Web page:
Scalloper liberates tangled nurse shark

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David Torres of Shalimar said he was not fazed by the approaching boat’s warning – “Shark!”

His family has seen many sharks in the waters of Gulf County, where they have been coming to scallop for more than a decade, and he had never heard of any shark attacks in the area.

But the next sentence from the other vessel caught his attention.

“I think it has a rope attached to it.”

Torres decided his best course of action would be to get closer and inspect the scene. Luckily, he said, the family’s fishing boat was well-equipped after a day of scalloping. Within a few minutes, he had managed to position his boat, hook the rope and cut the six-foot nurse shark loose. 

“We were able to set it free, it seemed happy and swam off after biting my trolling motor,” Torres said. "Looked like it was gonna be good to go once its cuts healed up, so we're happy about that.”

A video taken by Torres’ wife, Kelly, showing the experience has received over 223,000 views and 1,700 shares since being posted on Facebook last Tuesday.

It was clear, Torres said, that the shark had been tangled up for quite some time. The 15-to-20-foot, barnacle-encrusted rope hung around the shark’s neck like a lasso and had left significant cuts on the animal’s pectoral fins. The scalloper thought the shark might have been entangled by fishers since there were hooks and 100-pound leader caught in the rope. 

“I was just kind of perturbed,” he said. “I don't have a problem with people going out there and catching sharks and even tail roping them as long as they're gonna get the shark unhooked and get the tail rope off of them and let them go.”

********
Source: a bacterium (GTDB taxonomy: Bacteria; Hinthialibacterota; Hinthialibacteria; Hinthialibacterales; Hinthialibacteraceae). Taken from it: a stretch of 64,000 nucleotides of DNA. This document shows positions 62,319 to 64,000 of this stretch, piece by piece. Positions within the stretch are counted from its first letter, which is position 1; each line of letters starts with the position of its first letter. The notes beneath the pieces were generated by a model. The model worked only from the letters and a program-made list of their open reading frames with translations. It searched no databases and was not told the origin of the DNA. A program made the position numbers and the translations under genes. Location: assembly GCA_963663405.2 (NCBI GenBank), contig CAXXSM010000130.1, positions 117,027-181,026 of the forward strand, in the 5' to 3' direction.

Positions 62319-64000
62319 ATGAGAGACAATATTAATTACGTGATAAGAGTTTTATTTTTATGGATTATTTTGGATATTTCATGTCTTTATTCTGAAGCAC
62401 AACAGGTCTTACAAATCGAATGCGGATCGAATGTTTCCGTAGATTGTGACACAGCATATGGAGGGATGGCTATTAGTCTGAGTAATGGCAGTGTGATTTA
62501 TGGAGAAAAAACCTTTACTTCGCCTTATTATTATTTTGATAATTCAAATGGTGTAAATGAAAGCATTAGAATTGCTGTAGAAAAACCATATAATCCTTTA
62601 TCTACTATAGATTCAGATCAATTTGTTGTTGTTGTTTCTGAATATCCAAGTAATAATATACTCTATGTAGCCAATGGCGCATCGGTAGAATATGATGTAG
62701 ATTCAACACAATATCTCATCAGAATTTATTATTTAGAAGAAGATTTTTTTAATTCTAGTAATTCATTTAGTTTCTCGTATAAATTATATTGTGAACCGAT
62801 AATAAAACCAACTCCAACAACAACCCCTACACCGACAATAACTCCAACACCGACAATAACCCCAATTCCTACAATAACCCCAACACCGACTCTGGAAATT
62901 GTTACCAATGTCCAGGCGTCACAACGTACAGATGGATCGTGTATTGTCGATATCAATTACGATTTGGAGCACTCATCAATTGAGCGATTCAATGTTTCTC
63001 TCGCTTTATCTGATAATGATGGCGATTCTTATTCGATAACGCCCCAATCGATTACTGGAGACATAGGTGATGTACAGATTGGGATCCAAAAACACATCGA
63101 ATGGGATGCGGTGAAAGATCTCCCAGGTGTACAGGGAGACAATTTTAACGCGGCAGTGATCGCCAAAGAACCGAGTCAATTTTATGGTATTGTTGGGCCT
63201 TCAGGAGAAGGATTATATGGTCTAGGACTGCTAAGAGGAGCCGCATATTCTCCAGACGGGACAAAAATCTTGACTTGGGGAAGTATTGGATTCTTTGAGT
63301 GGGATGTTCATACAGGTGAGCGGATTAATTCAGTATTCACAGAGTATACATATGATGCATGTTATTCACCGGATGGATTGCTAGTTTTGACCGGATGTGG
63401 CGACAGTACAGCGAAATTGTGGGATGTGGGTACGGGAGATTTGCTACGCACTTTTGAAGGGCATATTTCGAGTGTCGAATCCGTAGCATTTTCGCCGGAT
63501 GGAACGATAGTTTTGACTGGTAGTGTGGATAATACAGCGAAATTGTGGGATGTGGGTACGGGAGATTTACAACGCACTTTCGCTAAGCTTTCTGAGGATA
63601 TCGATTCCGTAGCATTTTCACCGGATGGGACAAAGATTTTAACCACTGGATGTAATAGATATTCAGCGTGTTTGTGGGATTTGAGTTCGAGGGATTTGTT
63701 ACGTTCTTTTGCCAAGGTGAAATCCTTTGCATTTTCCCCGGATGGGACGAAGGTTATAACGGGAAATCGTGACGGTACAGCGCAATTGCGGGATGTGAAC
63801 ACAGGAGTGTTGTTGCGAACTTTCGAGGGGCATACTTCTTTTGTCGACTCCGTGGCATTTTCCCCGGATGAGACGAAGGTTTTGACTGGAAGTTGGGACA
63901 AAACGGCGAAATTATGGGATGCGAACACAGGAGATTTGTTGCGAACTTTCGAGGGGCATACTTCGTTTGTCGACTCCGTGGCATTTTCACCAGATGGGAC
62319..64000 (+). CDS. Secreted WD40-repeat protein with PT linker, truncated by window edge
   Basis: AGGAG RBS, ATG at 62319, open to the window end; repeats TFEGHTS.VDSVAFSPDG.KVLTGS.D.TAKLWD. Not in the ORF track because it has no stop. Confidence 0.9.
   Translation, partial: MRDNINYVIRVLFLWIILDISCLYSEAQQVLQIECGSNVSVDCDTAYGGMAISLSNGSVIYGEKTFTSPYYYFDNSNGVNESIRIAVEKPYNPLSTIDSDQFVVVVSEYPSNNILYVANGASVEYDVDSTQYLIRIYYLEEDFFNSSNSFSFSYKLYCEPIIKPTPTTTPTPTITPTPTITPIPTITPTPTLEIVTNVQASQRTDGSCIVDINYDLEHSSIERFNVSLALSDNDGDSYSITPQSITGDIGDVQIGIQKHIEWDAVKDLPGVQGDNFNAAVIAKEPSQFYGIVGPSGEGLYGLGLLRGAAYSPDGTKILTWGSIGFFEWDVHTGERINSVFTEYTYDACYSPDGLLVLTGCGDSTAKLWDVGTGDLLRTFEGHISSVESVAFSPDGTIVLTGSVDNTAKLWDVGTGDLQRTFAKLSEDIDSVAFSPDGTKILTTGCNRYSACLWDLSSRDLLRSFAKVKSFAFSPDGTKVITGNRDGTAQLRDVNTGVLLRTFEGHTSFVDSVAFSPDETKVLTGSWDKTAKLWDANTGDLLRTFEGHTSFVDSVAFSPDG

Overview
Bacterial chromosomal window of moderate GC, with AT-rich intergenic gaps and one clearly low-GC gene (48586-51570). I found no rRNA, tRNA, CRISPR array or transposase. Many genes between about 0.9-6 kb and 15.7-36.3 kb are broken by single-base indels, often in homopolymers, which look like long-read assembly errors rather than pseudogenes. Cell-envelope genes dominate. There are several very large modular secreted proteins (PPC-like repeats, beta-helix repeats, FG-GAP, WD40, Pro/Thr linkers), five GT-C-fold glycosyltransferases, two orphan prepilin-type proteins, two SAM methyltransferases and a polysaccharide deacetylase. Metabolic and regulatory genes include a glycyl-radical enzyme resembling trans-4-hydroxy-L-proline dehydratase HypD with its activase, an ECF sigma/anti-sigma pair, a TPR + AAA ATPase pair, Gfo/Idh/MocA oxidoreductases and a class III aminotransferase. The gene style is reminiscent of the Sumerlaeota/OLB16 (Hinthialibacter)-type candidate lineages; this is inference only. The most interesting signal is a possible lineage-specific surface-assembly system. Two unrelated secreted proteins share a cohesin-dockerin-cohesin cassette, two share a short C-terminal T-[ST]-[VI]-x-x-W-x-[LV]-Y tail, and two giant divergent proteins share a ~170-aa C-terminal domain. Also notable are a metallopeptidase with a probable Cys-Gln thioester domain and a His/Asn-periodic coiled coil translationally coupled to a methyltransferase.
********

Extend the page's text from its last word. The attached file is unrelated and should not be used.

Hook and line fishing is the only permitted way to catch a shark in Florida waters, according to Amanda Nalley, a public information specialist at the Florida Fish and Wildlife Conservation Commission. But there is no Florida law prohibiting the use of ropes to secure a non-protected species of shark caught in a legal manner. 

It is common for fishers to use ropes to secure a shark once they have reeled it in. However, usually fishers will try to lasso a shark’s tail. 

Nalley said it was certainly possible that the shark had been tangled in a fishing incident, but that there might be other explanations. “He could have swam into something, you know, like a rope that was fallen overboard.” 

Nevertheless, she said that Torres should be commended for freeing the animal. 

Many of the viral video’s hundreds of comments offer praise to Torres and his family for stepping in to help, calling the man a hero. While Torres said he appreciated the positivity, he did not feel as though he had done anything heroic. 

“There's a lot of heroes, especially with everything going on in the world, or halfway across the world right now,” he said. “If you're going to direct that hero stuff, direct it towards them, not some goofball with a mullet untangling sharks.” 

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